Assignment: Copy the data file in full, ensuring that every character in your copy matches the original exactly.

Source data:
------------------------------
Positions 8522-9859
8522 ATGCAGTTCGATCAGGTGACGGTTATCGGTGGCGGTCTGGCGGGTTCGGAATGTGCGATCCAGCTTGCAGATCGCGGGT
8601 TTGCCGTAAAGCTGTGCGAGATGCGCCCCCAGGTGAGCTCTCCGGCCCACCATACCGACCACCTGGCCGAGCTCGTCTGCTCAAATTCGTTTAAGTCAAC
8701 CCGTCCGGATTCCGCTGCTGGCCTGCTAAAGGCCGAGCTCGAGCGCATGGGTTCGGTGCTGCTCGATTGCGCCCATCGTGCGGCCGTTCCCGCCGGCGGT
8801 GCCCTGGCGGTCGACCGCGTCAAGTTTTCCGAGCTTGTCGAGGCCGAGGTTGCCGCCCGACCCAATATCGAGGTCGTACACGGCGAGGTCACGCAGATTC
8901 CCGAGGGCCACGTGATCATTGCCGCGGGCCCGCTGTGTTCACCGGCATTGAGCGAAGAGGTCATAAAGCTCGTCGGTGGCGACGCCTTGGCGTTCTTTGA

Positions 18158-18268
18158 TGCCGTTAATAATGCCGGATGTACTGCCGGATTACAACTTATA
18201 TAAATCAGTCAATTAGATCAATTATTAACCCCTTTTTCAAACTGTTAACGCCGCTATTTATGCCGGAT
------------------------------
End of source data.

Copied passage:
Positions 8522-9859
8522 ATGCAGTTCGATCAGGTGACGGTTATCGGTGGCGGTCTGGCGGGTTCGGAATGTGCGATCCAGCTTGCAGATCGCGGGT
8601 TTGCCGTAAAGCTGTGCGAGATGCGCCCCCAGGTGAGCTCTCCGGCCCACCATACCGACCACCTGGCCGAGCTCGTCTGCTCAAATTCGTTTAAGTCAAC
8701 CCGTCCGGATTCCGCTGCTGGCCTGCTAAAGGCCGAGCTCGAGCGCATGGGTTCGGTGCTGCTCGATTGCGCCCATCGTGCGGCCGTTCCCGCCGGCGGT
8801 GCCCTGGCGGTCGACCGCGTCAAGTTTTCCGAGCTTGTCGAGGCCGAGGTTGCCGCCCGACCCAATATCGAGGTCGTACACGGCGAGGTCACGCAGATTC
8901 CCGAGGGCCACGTGATCATTGCCGCGGGCCCGCTGTGTTCACCGGCATTGAGCGAAGAGGTCATAAAGCTCGTCGGTGGCGACGCCTTGGCGTTCTTTGA

Positions 18158-18268
18158 TGCCGTTAATAATGCCGGATGTACTGCCGGATTACAACTTATA
18201 TAAATCAGTCAATTAGATCAATTATTAACCCCTTTTTCAAACTGTTAACGCCGCTATTTATGCCGGAT